Conference: 7th Annual ENETS Conference (2010)
Category: Basic
Presenting Author: Dr Alexander König
#141 Incidence of second primary tumors in patients with neuroendocrine tumors
Introduction: Based on epidemiological data from SEER 1950-1999, 22.4% cases of non-carcinoid second primary tumors have been described in patients diagnosed with neuroendocrine tumors. The incidence of this type of tumors varies, depending on the series assessed.
Conference: 7th Annual ENETS Conference (2010)
Category: Clinical
Presenting Author: MD Juan Manuel OConnor
Authors: Pesce V, OConnor J, Mendez G, Bestani C, ...
#194 Pancreatic Neuroendocrine Tumors: Experience of Endocrinology Department of the University Hospital of Coimbra
Introduction: Pancreatic neuroendocrine tumors (PNETs) are uncommon neoplasms, comprising 1-2% of all pancreatic tumors. The majority are nonfunctional. Of the functional tumors, insulinomas are the most common.
Conference: 8th Annual ENETS Conference (2011)
Category: Clinical
Presenting Author: Dr Alexandra Vieira
Authors: Vieira A, Santos J, Gomes L, Moreira A, ...
#197 Surgical Treatment of Non-functioning Neuroendocrine Tumors of the Pancreas
Introduction: Neuroendocrine tumors of the pancreas have a more favorable course and prognosis compared to pancreatic adenocarcinoma and occupy approximately 1-2% of all oncologic pathology of the pancreas.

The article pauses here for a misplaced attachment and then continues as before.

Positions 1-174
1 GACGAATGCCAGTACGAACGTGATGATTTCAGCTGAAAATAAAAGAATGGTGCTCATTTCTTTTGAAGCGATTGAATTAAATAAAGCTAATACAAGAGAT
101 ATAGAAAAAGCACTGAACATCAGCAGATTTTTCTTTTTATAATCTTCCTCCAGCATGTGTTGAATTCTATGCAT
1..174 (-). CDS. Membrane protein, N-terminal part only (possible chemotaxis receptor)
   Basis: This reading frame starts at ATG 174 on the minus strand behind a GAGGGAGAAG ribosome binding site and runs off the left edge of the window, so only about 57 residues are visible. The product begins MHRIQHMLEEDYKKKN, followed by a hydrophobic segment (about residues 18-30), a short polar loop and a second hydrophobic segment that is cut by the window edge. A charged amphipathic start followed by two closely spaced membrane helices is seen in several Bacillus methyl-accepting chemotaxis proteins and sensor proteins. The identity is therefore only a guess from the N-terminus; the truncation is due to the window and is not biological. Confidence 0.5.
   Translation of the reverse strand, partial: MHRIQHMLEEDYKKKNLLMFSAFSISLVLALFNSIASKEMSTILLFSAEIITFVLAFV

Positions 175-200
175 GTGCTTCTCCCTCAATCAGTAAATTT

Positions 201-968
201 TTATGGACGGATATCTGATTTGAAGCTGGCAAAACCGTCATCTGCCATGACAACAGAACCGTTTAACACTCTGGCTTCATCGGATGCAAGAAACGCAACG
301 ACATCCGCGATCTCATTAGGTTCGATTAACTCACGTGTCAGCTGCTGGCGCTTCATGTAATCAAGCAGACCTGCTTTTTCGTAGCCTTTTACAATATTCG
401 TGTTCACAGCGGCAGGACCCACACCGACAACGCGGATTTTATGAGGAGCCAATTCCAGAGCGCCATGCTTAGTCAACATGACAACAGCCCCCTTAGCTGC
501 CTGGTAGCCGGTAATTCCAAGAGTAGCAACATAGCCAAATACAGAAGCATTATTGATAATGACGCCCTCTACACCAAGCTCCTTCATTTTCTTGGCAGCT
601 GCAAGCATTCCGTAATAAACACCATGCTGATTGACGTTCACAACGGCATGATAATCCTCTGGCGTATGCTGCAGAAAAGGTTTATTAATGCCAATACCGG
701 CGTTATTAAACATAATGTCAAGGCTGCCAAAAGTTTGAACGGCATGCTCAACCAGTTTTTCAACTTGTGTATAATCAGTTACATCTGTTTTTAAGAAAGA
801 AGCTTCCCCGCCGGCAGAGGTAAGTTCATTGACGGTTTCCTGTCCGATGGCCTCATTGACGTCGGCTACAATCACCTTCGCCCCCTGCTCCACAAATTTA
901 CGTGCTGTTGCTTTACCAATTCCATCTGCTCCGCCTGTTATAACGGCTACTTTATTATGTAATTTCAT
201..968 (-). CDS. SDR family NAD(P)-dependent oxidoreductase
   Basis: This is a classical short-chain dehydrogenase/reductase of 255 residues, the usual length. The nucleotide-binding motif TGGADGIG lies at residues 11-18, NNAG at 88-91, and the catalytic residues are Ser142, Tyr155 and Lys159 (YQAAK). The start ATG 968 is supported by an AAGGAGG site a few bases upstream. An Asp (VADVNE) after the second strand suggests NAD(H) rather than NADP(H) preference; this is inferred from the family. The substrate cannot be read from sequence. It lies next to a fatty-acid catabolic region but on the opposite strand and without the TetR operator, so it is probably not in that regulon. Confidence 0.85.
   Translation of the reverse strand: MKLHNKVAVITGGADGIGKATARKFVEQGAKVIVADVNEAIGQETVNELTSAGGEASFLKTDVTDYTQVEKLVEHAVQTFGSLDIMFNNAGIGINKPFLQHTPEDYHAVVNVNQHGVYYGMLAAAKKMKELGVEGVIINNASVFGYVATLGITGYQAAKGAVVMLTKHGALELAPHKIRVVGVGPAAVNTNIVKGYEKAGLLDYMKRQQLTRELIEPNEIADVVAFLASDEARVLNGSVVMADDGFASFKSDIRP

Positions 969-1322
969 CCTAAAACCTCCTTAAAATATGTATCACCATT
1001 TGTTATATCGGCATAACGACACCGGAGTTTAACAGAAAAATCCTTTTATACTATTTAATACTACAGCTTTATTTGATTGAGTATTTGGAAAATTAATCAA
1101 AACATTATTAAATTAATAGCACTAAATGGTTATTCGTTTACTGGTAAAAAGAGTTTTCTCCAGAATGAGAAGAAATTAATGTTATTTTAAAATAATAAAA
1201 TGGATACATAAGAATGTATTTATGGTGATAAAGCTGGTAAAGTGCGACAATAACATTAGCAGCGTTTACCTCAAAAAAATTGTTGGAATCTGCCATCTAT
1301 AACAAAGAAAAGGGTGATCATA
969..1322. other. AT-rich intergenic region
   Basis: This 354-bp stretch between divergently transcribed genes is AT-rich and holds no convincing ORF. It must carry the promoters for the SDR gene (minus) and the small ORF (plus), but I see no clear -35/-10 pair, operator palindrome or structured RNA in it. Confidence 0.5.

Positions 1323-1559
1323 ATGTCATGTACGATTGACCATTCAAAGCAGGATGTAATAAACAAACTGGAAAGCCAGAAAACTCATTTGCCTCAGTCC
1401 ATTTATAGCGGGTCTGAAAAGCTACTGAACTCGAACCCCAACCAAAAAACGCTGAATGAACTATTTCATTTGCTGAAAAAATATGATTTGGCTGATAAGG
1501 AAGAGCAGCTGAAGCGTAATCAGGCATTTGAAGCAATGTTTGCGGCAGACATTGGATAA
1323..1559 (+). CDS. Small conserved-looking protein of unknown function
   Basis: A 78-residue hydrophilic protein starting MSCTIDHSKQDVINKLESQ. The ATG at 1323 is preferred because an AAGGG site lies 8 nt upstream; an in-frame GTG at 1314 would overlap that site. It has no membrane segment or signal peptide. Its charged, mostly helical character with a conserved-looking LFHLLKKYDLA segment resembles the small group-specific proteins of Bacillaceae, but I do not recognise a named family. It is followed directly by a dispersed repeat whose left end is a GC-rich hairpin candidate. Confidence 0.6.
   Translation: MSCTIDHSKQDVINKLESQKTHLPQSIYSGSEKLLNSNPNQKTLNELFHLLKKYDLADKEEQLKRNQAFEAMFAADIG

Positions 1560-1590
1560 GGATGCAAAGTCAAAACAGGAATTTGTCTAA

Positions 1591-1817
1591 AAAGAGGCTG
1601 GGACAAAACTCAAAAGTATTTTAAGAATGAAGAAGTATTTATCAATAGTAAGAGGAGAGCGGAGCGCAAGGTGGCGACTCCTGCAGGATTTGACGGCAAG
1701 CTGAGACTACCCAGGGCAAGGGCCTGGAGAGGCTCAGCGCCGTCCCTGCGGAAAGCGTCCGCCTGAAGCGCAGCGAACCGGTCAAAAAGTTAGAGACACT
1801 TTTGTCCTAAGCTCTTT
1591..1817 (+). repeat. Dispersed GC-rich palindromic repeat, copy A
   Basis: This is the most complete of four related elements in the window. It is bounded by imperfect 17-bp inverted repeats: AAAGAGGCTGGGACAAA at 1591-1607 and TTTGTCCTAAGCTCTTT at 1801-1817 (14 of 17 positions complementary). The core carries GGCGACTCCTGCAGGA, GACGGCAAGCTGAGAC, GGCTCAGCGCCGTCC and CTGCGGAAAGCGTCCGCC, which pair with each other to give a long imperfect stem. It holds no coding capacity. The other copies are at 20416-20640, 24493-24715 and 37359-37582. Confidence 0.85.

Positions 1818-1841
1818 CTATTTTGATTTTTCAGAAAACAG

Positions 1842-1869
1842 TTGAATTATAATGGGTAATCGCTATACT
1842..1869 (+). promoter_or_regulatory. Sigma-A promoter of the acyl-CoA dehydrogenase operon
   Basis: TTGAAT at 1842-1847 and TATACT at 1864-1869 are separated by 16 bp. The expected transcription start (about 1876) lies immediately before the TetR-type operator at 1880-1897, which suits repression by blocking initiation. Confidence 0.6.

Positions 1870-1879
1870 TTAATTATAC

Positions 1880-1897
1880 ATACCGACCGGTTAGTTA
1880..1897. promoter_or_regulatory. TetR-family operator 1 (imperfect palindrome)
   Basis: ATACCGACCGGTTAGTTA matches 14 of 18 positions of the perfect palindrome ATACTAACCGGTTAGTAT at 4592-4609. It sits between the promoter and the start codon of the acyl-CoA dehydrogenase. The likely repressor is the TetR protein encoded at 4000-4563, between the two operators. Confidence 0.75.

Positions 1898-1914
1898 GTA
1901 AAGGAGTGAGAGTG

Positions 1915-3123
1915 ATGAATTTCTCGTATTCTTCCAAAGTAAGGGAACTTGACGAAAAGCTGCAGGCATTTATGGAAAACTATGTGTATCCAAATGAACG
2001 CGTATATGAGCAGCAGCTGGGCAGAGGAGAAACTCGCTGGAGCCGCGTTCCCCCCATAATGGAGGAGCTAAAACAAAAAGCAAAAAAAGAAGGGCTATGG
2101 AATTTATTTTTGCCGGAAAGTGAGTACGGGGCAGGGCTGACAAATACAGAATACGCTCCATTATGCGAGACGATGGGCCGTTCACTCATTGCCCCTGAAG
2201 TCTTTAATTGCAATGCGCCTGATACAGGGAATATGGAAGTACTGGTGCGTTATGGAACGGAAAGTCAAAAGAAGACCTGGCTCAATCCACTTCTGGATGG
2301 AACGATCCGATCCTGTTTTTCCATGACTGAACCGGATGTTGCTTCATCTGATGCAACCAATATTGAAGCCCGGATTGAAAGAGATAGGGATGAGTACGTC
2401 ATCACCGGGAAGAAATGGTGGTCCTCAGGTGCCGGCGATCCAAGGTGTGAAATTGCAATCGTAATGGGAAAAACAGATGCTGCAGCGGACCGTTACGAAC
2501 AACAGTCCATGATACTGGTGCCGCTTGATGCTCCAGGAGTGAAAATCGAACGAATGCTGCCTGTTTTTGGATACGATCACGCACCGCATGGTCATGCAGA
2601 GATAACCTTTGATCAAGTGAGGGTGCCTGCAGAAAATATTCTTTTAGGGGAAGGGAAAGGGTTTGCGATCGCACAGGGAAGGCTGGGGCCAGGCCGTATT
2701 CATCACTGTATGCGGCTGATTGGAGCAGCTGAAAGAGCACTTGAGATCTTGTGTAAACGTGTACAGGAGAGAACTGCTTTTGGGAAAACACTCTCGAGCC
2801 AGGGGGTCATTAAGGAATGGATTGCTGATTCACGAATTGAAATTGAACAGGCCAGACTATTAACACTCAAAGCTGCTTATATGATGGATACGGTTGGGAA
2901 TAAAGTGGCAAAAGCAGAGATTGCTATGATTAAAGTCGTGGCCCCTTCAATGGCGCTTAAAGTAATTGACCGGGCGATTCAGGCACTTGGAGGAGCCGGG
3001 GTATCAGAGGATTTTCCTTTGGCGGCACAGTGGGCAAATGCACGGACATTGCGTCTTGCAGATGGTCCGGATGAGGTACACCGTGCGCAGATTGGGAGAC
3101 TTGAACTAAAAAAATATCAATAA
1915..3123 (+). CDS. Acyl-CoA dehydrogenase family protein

Conference: 8th Annual ENETS Conference (2011)
Category: Clinical
Presenting Author: Dr Viktor P Shkarban
#286 Aberrant Expression of FSH Receptor in Pancreatic Neuroendocrine Tumors
Introduction: FSH receptor (FSHR) expression is restricted to gonads. FSHR plays an important role in regulation of ovarian angiogenesis. Recently, FHSR expression has been shown in blood vessels of various tumors.
Conference: 8th Annual ENETS Conference (2011)
Category: Clinical
Presenting Author: Prof Fausto Bogazzi
Authors: Russo D, Locci M T, Raggi F, Chifenti B, ...
#520 Left Pancreatectomy for Neuroendocrine Pancreatic Tumors
Introduction: Distal pancreatectomy for neuroendocrine tumors localized in the body-tail of the pancreas (NTP) can be performed either with splenectomy (DP) or with a spleen-preserving procedure (SPLP).
Conference: 9th Annual ENETS Conference (2012)
Category: Clinical
Presenting Author: Prof. Claudio Pasquali
#522 Effects of Transarterial Chemoembolization of Liver Metastases from Neuroendocrine Tumors on Clinical Outcome
Introduction: Trans-catheter arterial chemoembolization (TACE) is a method of treatment of non-resectable liver metastases from neuroendocrine tumors (NET) which provides control of clinical symptoms and tumor growth.
Conference: 9th Annual ENETS Conference (2012)
Category: Clinical
Presenting Author: Dr Sanja Ognjanovic